A comprehensive or full search is a full search from an outside vendor and generally includes a search of: USPTO records, State-registered trademarks, common law and company name databases, websites, and domain name databases. Full searches go beyond searching for identical trademarks and seek to identify conceptual, structural and phonetic variations including: abbreviations, spelling variations, phonetic equivalents, unusual punctuation forms, inventive or irregular word construction; visual elements; synonyms; translations (foreign equivalents) and transliterations. For example, a comprehensive search for PRINCESS may identify a potential conflict in PRINCESSA or PRINCES; whereas a knockout search would not.

Since the standard for trademark infringement is whether two marks are confusingly similar (not whether two marks are identical), the comprehensive search is a more valuable tool for assessing the risks associated with your potential trademark. However, even full searches are not completely reliable. Some trademark may not appear in the search report and the analysis requires some level of subjectivity.

What are the benefits of conducting a trademark search?

Searching and clearing a mark early in the brand development process helps you to avoid:

  • Adopting a weak trademark that you cannot protect, or that requires substantial costs to achieve the desired level of protection;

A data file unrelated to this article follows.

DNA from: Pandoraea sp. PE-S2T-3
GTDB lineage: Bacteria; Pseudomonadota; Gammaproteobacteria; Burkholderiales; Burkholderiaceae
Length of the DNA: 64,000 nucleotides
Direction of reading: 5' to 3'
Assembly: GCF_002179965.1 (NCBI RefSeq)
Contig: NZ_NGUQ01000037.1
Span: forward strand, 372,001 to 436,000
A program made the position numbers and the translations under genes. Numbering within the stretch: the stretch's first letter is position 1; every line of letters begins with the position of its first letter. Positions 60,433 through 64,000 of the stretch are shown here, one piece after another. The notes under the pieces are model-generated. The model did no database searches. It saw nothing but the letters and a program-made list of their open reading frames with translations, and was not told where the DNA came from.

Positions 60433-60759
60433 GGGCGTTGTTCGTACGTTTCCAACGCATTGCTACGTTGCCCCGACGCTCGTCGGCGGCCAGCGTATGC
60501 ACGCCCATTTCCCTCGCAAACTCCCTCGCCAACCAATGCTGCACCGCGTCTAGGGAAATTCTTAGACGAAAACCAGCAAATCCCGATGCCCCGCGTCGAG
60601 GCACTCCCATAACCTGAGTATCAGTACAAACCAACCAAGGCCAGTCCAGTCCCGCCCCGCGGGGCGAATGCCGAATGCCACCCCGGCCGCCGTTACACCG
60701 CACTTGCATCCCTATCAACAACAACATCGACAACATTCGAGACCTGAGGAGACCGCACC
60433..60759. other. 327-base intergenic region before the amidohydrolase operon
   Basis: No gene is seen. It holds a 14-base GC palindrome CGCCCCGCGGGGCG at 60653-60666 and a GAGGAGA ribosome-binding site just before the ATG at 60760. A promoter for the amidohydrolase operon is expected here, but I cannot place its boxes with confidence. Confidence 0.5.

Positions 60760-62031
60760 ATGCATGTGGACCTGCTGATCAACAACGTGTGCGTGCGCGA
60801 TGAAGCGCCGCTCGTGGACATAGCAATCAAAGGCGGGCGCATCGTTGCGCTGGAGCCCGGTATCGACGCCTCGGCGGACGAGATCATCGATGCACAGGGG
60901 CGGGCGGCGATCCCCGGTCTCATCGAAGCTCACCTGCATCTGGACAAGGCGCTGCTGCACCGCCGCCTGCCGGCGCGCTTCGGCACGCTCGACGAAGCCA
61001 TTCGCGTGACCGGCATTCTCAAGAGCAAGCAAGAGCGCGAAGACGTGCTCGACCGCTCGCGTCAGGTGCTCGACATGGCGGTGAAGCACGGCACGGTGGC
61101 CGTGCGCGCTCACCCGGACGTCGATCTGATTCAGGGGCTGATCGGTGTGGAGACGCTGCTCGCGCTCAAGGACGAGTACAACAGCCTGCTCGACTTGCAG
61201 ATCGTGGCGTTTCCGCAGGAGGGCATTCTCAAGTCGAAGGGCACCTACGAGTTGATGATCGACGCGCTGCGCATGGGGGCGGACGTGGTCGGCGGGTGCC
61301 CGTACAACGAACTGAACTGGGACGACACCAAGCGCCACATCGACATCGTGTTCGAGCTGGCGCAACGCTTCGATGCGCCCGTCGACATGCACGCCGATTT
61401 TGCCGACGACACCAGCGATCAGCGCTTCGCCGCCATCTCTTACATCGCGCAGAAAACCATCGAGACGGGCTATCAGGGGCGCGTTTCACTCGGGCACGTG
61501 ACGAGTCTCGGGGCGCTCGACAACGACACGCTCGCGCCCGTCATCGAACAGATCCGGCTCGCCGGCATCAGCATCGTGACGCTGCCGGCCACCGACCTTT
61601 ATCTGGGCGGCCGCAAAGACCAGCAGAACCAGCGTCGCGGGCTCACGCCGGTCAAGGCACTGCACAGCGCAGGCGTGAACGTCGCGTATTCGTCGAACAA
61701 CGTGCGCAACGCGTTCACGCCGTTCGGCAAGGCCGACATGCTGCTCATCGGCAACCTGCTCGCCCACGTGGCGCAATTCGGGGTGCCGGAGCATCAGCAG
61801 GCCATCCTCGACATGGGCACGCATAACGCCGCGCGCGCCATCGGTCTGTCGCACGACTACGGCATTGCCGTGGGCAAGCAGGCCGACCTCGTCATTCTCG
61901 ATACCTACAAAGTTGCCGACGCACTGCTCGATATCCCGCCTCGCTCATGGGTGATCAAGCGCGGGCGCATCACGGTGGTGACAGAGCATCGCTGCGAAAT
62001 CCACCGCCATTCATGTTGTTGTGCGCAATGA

• Spending resources on building goodwill in a trademark that you may be forced to drop because another party has prior rights to that trademark;
  • Exposure to damages and attorneys’ fees resulting from claims or oppositions by senior rights owners.

Other benefits of searching and clearing a trademark include that:

  • A logical and well-reasoned clearance opinion from counsel may support a defense against a claim of bad faith or willful infringement.
  • The knowledge developed from the search report and analysis may assist counsel in drafting trademark applications that minimize the likelihood of trademark office refusals or oppositions by third parties.
  • The search results may help you in creating marketing materials that minimize the risk of challenges by the owners of similar trademark uncovered in the search.

As you see, there are many important advantages to trademark searching. In fact, we conduct a courtesy search of USPTO records for identical (word) trademarks for our clients prior to filing any trademark applications as a precautionary measure. However, we strongly urge you to conduct some level of searching in advance of using or adopting a potential trademark.

Practical Pointers

There are some things that you can do on your own to see if there are potential conflicts that would prevent you from using or adopting your potential trademark or create so much risk that you are better off selecting another potential trademark.

  • As noted in our last newsletter, pick a distinctive mark! The more unique and creative your mark is, the less likely there will be extensive conflicts.
  • Conduct some of your own searches using free-of-charge sources such as: (1) the USPTO’s online TESS database (http://tmsearch.uspto.gov/); (2) Internet search engines; (3) domain name databases; (4) local telephone listings; (5) secretary of state databases.
  • If you find any identical marks, then research the goods/services being offered, sold, and/or advertised under those marks; if the goods/service are the same as yours, you are likely to have a high-risk potential trademark.
  • If you have questions about what your search results mean, consult your lawyer!